JARS 16 N1-2 - special Nathaniel Branden DOUBLE issue

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The Journal of Ayn Rand Studies is proud to publish the first double-issue in its 16-year history, a symposium on "Nathaniel Branden: His Work and Legacy," which is avaiable in print, electronic and Kindle formats. Check out the details about this extraordinary issue, featuring contributions from fifteen writers coming from diverse disciplines and critical perspectives: https://www.nyu.edu/projects/sciabarra/notablog/archives/002200.html


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I post here undecided over where else to post. Is it true of Nathaniel Branden had friends/contacts mostly younger than himself and fewer contemporary relationships? I'd like to reconcile what Ive observed. It is likely that a teacher/psychologist is more inclined to garner attentions from a younger set. Ive noticed the JARS symposium is full of articles by those who are roughly my age (give/take 10 yrs). That is a difference of 15 yrs between Branden and others who comment. My perception seemed right, correct me if Im wrong that contemporaries he made contact with were mostly on the outs with him, both professionally and personally. My impression was he chose young women as spouses with the exception being BB. I read his comment regarding George Reisman and how his wife, Devers sought to bring him closer to others for whom he thought there to be little chance. I then thought about the dynamic of friendship and age differences. Perhaps he was so energetic and vitalized that he had a distinct preference of young to old. Is it fair to say this was generally true of him?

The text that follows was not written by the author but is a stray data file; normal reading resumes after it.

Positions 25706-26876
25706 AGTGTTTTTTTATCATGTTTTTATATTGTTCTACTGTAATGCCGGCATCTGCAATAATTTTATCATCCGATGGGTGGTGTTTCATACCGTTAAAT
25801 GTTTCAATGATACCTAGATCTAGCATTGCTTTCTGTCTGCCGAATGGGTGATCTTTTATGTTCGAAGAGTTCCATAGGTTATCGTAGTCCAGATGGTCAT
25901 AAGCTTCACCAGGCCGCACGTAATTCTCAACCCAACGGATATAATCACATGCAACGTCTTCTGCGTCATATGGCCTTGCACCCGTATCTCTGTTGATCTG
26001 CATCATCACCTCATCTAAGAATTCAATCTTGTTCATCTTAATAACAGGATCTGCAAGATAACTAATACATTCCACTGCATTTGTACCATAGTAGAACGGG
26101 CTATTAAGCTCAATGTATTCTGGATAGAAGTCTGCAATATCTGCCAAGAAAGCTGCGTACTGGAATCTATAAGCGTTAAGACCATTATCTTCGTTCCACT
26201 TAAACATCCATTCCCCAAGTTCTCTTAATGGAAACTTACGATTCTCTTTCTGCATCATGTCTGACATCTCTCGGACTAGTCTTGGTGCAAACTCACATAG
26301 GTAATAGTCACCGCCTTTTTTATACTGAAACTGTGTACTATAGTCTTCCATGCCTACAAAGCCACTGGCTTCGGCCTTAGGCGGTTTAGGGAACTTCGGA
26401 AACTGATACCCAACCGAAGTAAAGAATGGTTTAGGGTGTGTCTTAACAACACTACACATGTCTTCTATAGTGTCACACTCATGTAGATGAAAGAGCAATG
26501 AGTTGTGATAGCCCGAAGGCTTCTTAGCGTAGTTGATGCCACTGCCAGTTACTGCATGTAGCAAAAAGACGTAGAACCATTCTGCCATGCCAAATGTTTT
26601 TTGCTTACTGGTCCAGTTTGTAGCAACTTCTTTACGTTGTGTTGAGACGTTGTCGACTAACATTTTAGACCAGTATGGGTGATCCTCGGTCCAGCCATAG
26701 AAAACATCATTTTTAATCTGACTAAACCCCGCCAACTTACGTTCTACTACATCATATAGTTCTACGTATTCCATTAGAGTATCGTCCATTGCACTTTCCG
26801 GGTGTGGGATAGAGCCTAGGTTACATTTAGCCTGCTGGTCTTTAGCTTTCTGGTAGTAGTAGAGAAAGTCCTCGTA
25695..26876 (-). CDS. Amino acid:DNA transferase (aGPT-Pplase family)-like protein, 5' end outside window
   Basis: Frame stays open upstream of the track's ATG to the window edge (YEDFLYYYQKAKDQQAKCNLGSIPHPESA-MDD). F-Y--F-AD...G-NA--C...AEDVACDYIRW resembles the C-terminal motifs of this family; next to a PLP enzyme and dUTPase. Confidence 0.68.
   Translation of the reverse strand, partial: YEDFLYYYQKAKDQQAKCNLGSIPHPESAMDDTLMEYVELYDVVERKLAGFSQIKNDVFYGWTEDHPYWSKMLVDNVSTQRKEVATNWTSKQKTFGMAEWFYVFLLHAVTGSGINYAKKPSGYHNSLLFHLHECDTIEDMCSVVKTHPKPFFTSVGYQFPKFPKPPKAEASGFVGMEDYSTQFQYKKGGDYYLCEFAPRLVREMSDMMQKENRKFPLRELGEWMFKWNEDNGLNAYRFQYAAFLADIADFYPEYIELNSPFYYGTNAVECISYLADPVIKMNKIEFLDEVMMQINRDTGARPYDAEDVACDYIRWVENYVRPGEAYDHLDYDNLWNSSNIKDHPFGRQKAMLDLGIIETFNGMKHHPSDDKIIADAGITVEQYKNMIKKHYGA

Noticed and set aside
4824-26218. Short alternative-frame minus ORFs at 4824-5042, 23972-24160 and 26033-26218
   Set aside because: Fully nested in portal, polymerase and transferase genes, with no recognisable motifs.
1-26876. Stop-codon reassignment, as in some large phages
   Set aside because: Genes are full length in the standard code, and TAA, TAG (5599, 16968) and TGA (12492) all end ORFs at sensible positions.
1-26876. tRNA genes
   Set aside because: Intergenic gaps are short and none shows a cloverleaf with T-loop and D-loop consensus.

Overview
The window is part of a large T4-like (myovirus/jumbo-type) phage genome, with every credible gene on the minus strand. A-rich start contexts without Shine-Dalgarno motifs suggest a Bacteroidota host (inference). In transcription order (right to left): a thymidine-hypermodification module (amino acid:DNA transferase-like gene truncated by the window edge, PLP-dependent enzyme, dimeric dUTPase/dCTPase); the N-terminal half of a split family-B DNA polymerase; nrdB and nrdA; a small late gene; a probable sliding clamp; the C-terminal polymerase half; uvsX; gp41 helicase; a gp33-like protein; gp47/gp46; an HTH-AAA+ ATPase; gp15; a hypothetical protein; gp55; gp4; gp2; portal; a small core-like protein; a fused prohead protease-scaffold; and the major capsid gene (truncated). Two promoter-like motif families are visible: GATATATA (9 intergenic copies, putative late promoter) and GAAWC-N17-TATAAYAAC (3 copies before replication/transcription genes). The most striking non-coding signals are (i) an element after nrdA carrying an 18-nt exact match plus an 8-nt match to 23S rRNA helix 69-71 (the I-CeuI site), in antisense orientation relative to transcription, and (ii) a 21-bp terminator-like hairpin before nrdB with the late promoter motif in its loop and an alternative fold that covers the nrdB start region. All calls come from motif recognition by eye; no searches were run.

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No, I don't think so. He had numerous friends approximately his own age or older. Quite a few of them are no longer living.

As for the age differences between NB and his wives, (1) NB was 34 and his second wife Patrecia was 24 (a 10-year gap) when they began their relationship, (2) there was only a three-year gap between NB and his third wife, Devers, and (3) there was an approximately 25-year gap between NB and his fourth wife, Leigh. 


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Each of his last three wives seem to have saved him from different things, but more basically from simply being (romantically) alone, which is the general human commonality. So each saved him in two ways. I don't want to leave this draped in the implication of passivity. Obviously Nathaniel was not a passive actor and that's not an oxymoron. It's a matter of a trade.

He met Leigh in a bookstore looking for more of his books. She had gone gaga over The Psychology of Self Esteem. She had no idea who he was while recommending his work to him. (She told me this after I asked her how they met.)

It was Rand who tended to be surrounded--"The Collective"--students of Objectivism--by those younger. Nathaniel was kind of a generational bridge to her--and a buffer.



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